A Tin Can Sailors Destroyer History
USS BENHAM DD-397
The Tin Can Sailor, October 1998
The first ship of the “improved” BAGLEY class was authorized in the 1936 fiscal year, and the contract was awarded to the new facilities of Federal Shipbuilding in Kearney, New Jersey. USS BENHAM was the second destroyer to be named for Rear Admiral Andrew Ellicot Kennedy Benhan, whose career of almost fifty years spanned the pre- and post-Civil War periods.
DD-397 was the first of three BENHAM-class destroyers to be laid down at the New Jersey yard and, typical of the destroyers in the pre-World War II era, her construction was slow and methodical. Nearly twenty months passed before the new destroyer was ready for launching, and another ten months elapsed while her crew and the yard brought her up to commissioning standards.
BENHAM was initially assigned to operations in the Atlantic and the Caribbean, where the new warship had an opportunity to “work up” with the latest units becoming available to the American fleet. Her transfer to the Pacific in 1940 followed standard operating procedure as well; the Pacific battle force represented the concentrated might of the U.S. Navy. With numerous fleet exercises to her credit and a superbly trained crew, BENHAM was ready for war.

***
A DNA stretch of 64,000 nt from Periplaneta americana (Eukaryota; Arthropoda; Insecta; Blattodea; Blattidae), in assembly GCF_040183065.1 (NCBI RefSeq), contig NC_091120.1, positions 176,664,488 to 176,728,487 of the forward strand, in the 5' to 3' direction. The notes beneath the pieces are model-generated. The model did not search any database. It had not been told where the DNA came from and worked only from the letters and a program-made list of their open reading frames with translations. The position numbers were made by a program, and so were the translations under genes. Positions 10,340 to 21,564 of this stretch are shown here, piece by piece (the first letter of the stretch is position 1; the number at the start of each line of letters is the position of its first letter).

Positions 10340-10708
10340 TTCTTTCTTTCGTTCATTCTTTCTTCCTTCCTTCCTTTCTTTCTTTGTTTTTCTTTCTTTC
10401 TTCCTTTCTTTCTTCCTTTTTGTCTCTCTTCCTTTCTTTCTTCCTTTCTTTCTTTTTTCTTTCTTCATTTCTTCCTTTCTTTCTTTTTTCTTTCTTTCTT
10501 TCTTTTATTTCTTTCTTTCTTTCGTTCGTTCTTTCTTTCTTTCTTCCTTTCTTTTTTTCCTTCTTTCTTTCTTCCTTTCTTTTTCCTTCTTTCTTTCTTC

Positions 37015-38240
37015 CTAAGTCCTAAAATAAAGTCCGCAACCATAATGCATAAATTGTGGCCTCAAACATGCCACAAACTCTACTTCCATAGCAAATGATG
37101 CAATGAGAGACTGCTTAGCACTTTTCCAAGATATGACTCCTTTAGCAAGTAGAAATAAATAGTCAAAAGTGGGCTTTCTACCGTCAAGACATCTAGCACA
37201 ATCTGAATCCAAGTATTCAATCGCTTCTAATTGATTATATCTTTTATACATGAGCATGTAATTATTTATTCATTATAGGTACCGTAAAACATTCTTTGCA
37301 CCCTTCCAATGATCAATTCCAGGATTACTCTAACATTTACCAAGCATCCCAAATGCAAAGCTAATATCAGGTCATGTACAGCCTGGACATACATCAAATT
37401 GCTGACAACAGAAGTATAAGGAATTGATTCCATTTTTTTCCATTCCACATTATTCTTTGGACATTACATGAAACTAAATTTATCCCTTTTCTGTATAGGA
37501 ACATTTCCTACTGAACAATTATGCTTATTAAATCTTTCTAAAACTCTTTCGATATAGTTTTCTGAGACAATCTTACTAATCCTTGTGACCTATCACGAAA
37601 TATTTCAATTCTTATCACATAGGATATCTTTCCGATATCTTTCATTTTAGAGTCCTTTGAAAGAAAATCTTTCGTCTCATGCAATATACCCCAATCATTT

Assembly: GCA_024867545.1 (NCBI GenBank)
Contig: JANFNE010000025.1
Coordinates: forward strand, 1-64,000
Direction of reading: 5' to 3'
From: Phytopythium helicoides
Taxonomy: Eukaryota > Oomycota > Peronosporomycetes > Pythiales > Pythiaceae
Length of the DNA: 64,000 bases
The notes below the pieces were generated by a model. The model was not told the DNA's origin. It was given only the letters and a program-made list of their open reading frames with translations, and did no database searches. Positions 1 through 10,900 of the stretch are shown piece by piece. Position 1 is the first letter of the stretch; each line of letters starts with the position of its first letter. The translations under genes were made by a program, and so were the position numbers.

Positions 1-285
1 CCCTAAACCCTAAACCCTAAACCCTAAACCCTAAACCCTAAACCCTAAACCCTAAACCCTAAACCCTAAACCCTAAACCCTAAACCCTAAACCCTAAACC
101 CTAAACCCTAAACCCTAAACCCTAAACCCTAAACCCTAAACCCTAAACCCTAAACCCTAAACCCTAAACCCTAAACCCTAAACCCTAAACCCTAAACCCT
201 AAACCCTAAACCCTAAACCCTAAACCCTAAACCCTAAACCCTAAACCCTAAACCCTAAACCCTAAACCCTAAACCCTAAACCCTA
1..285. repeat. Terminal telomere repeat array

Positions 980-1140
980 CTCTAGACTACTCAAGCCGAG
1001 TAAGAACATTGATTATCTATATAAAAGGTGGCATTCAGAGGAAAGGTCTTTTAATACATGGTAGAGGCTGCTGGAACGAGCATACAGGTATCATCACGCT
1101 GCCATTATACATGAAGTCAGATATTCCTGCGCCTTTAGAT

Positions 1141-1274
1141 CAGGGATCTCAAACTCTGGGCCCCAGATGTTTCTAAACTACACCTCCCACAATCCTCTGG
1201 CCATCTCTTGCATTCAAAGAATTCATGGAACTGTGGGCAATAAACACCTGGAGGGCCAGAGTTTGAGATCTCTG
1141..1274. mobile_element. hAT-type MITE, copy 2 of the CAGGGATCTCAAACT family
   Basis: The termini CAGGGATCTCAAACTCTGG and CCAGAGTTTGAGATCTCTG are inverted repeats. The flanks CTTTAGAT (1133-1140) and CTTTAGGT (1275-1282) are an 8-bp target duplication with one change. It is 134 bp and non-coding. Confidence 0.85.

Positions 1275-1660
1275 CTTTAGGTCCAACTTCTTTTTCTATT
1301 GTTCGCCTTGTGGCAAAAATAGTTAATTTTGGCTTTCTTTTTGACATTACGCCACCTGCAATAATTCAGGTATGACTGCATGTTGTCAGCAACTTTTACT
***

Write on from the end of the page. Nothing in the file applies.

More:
DD-397 was assigned to the screen of USS ENTERPRISE (CV-6) in December 1941. In the last hours of peace in the Pacific, BENHAM, steaming as a part of Task Force Eight, was battling rough seas west of Oahu. The force, centered around the carrier, three heavy cruisers and nine destroyers, was returning from Wake Island after delivering aircraft to the Marines on the island outpost. TF 8 had been scheduled to enter Pearl Harbor early on Sunday morning, December 7, but adverse sea conditions made refueling the destroyers a slow process. The delay kept the valuable task force at sea while dozens of ships were caught by the Japanese attack that began the war.
Weeks later, USS SARATOGA (CV-3) was torpedoed southwest of Hawaii by the Japanese submarine I-16. BENHAM’s role as convoy escort was briefly interrupted while the destroyer successfully chaperoned the wounded carrier to the repair yard at Pearl Harbor. In the frantic days that followed the Japanese attack, BENHAM continued to screen the vital carriers protecting the Hawaiian Islands from the Japanese invasion everyone expected momentarily. The nation needed a victory, however, and BENHAM task force would provide it.